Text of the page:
“I went to Central Asia to work on Wakhi music and soon came to know of Qurbonsho, a poet-singer who lives on the Tajik side of the river,” he said. “I was always curious about the Wakhis living on the Afghan side, but in 2012–13, as a Fulbright scholar, I wasn’t allowed to cross into Afghanistan.”
The border had been negotiated long ago by Britain and Russia, and Wolf was intent on crossing it, but the effort took years. In 2015, he returned to Tajikistan with names of Wakhi poets, musicians, and their villages in hand. He and his small team drove for several days until the road came to an abrupt end: Melting snow had descended in torrents off the mountaintops and washed out the road and many settlements. Wolf and his companions were forced to continue into Upper Wakhan by foot, yak, and donkey. In village after village, he would hear of Daulatsho, who seemed to be everyone’s teacher as well as the composer of most modern Wakhi songs. Wolf arrived at Daulatsho’s village of Yur (alt. 10,500 ft) only to find that the musician had retreated to the higher pastures where Wakhis graze their cattle in the summer months. The poet-singer finds much creative inspiration in the high mountain flowers, fields, rocks, and rushing water.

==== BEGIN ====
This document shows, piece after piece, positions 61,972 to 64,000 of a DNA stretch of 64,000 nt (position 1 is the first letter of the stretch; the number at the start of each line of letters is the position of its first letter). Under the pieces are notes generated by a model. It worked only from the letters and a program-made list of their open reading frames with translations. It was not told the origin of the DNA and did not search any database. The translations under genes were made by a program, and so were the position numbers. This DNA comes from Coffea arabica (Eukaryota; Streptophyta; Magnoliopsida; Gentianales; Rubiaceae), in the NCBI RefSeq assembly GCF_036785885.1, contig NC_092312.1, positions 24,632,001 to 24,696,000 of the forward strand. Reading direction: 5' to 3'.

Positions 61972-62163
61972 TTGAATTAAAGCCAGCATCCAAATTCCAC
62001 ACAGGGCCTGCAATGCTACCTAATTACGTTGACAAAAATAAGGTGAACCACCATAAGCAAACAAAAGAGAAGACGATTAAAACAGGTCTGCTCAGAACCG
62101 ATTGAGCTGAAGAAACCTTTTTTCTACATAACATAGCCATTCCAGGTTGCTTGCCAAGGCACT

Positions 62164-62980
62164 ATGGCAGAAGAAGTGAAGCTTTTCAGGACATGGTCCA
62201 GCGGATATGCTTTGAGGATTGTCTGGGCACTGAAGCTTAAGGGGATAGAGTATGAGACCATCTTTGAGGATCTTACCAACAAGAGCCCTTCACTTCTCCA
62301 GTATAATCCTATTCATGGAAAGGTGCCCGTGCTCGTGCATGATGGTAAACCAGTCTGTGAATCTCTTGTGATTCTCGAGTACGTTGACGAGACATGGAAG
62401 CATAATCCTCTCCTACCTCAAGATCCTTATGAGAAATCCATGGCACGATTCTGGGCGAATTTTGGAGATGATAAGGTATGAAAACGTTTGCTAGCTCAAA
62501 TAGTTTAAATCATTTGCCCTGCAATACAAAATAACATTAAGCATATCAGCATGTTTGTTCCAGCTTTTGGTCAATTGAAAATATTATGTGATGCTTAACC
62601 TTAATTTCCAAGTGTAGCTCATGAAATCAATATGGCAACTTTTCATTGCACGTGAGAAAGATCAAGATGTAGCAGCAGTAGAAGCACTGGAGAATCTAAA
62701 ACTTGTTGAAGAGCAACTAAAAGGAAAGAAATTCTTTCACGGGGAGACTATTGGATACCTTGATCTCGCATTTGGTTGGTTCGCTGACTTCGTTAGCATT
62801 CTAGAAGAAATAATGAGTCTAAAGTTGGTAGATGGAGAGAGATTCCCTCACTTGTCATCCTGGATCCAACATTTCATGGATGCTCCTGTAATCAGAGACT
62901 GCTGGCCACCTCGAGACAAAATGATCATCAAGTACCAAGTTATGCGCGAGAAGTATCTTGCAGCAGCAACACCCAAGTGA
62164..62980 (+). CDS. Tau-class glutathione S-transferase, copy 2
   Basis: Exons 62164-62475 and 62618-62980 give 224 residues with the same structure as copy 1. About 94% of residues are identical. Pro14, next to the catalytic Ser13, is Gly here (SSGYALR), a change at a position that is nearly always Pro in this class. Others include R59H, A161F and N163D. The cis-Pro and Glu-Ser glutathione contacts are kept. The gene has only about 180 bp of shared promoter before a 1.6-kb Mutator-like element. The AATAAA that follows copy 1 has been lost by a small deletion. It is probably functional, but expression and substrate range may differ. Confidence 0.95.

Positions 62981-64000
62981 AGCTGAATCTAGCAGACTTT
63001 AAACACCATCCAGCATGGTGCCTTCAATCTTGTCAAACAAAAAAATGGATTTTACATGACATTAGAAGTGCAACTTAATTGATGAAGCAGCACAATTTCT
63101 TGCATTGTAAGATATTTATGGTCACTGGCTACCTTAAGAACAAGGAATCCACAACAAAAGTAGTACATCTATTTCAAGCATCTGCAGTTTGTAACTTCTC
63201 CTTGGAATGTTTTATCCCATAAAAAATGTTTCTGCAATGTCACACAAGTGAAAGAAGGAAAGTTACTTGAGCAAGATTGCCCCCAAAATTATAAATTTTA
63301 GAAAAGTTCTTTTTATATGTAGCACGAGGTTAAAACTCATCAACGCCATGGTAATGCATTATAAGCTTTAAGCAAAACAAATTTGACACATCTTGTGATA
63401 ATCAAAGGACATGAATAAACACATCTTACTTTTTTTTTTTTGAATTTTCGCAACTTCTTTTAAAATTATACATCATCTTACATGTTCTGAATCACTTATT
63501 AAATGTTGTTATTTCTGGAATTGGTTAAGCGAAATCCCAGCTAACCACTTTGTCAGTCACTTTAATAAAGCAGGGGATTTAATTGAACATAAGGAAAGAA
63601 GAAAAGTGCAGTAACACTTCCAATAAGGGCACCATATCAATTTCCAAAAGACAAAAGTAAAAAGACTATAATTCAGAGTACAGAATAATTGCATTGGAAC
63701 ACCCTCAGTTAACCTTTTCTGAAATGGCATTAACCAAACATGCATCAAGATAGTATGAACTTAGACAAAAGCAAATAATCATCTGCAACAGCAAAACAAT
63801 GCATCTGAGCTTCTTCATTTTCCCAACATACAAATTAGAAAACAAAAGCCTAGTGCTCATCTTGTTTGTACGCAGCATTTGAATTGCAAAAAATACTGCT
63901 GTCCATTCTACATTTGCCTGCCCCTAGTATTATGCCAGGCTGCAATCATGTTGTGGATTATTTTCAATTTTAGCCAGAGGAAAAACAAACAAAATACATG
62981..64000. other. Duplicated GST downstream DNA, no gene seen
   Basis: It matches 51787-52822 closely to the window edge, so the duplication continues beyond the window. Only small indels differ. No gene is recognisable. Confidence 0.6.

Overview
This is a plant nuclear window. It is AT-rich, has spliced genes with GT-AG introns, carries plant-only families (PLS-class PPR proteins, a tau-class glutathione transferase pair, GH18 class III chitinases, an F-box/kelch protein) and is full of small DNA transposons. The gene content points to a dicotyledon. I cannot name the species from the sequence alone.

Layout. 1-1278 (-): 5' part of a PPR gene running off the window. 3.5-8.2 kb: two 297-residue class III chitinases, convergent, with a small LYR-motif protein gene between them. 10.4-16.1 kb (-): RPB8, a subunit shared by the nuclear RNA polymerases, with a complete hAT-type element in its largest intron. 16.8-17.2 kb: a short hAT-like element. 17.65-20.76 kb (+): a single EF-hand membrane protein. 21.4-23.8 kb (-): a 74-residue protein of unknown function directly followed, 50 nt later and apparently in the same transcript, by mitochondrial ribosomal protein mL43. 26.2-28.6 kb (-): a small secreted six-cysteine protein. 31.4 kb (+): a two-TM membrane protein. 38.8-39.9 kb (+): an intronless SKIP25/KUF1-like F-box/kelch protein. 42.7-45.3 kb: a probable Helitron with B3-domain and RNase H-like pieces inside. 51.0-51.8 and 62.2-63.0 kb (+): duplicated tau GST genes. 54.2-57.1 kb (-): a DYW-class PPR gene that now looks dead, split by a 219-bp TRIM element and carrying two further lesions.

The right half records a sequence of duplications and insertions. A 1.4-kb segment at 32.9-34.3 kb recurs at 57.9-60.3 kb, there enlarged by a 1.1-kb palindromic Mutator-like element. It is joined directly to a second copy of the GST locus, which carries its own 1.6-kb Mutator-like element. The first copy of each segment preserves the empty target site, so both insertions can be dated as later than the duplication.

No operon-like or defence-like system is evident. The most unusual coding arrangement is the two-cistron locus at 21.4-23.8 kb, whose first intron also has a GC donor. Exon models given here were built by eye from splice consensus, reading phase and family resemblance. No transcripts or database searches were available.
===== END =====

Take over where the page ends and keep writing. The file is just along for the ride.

“I left word that I’d return the next year. In July 2016, Daulatsho was ready for me and set me up in a one-room house. But I didn’t get much of a chance to see what was going on in the village. So I proposed making a film in order to have an excuse to see more of the village,” he said.
Wolf had used other formats to present scholarly material before — his 2014 book, “The Voice in the Drum: Music, Language, and Emotion in Islamicate South Asia,” was a work of creative nonfiction based on 30 years of fieldwork in India and Pakistan. He had been thinking about using a film to create a sequel, but his current research in Central Asia led him to postpone that plan.
“Two Poets and a River” took shape over the next several years and has been shown in the U.S. and Europe as a work in progress. Wolf traces the poets’ contemplations on separation, family, and environment, as well as their imaginings about what lies on the other side of the border. The two singers knew of one another by reputation and through recordings Wolf had made, but they had never met. In the winter of 2018–19, stranded with Daulatsho not far from the border because an enormous truck had broken down and blocked the road, Wolf realized he was close enough to pick up a cellphone signal from Tajikistan. He called Qurbonsho, and the two poets spoke to each other for the first time.
“The life experiences of these two musicians differ significantly,” Wolf said. “Qurbonsho studied in Soviet schools near his house and served as a construction worker for the army; Daulatsho had to relocate to the district center. He has crossed the border into nearby Pakistan but for the most part stays in Wakhan. Qurbonsho lives on what he makes from performing at weddings, but no one can afford to pay Daulatsho for his performances — rather he survives on his meager monthly salary as a schoolteacher. Distances that can be covered in hours on the Tajik side may take days on the Afghan side. Wakhis from Tajikistan see in Afghan Wakhis images of themselves 50 years ago. Afghan Wakhis see in their Tajik counterparts a measure of freedom and wealth.